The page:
Major new study by Glasgow University finds former footballers are three-and-a-half times more likely to die of dementia.
Football is a special game. With estimates of up to four billion fans, many would argue it is the most special game in the world. And it is one that is particularly special in Scotland, with attendances the highest in Europe per head of population. Therefore it is – with all its breathtaking skill and cynical fouls, shameful hatreds and moments of the highest nobility – a game we should all care about.
Now a major new study by Glasgow University academics has found evidence that should concern all those who love the “beautiful game”, to quote Pele.
The researchers discovered that footballers born between 1900 and 1976 were three-and-a-half times more likely to die of a neurodegenerative disease than the general population.
There was a five-fold increase in the risk of Alzheimer’s, a four-fold increase in motor-neurone disease and a two-fold increase in Parkinson’s.
The scientists were rightly cautious about making a direct link between heading the ball and dementia – a correlation between the two does not actually prove causation.
But it is probably fair to say that this adds weight to the idea that heading the ball is bad for the brain – as many people believe following the deaths of high-profile former footballers like Lisbon Lions Billy McNeill and Stevie Chalmers and West Brom star Jeff Astle.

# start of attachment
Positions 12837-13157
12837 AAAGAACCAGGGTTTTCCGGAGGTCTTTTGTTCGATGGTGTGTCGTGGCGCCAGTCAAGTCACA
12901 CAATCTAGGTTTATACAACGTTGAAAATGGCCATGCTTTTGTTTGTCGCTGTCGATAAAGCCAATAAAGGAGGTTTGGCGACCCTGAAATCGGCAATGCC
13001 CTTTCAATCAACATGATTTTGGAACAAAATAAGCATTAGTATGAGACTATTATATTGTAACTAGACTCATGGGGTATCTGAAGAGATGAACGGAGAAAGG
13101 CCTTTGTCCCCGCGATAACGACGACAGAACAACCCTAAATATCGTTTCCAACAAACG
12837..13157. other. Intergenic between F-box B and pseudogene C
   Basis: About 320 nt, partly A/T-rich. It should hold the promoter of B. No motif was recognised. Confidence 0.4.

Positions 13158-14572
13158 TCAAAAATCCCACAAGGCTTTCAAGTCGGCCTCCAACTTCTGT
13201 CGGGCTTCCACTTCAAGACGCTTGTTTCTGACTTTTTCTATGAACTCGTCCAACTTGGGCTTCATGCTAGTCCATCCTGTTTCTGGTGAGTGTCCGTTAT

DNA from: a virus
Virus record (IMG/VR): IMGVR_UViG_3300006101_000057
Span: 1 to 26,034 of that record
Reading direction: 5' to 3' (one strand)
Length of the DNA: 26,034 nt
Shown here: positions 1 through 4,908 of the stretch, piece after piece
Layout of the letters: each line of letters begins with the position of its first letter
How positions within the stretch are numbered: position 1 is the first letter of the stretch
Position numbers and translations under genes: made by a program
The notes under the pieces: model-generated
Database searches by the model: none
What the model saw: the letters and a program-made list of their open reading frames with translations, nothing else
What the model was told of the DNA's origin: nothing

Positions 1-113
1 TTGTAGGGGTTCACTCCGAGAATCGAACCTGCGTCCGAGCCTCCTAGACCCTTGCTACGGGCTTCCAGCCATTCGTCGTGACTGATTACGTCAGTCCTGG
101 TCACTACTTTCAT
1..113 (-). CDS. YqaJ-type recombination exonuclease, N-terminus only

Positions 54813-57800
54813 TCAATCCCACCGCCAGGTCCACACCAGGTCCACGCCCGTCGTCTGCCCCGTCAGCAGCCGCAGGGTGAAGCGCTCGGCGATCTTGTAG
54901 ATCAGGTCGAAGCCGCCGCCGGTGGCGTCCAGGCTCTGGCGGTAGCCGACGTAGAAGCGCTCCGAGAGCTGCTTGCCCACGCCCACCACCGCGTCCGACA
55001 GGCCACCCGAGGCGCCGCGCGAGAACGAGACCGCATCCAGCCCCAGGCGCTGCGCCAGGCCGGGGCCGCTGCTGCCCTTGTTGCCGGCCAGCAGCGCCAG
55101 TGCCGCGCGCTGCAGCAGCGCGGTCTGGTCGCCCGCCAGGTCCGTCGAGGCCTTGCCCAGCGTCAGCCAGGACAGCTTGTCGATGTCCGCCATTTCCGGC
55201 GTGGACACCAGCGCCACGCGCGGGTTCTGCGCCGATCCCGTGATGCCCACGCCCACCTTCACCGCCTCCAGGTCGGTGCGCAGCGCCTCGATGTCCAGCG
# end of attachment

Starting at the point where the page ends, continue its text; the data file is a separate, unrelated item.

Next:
It may be that the heavier balls of the past were to blame and lighter, modern ones do not pose the same threat. It could be that the addition of protective headgear, perhaps something like a rugby scrumcap, would reduce the risk significantly.
We know need to urgently find out, to investigate just how dangerous or otherwise repeatedly headling the ball is, and then have a global conversation about whether this is an acceptable risk.
Football has changed dramatically over the years and we shouldn’t close our minds to the question: does it need to do so again? On one hand, removing heading from football would be a literal ‘game-changer’, an idea many would regard with horror. On the other hand, might the new game be as good or even better? After all, “head tennis” is rarely used as a term for a thrilling passage of play.
Most contact sports come with intrinsic risks, but the slow decline and death caused by dementia seems a particularly cruel one. It has to be taken seriously. And we need to care as much for the footballers as we do for the game itself.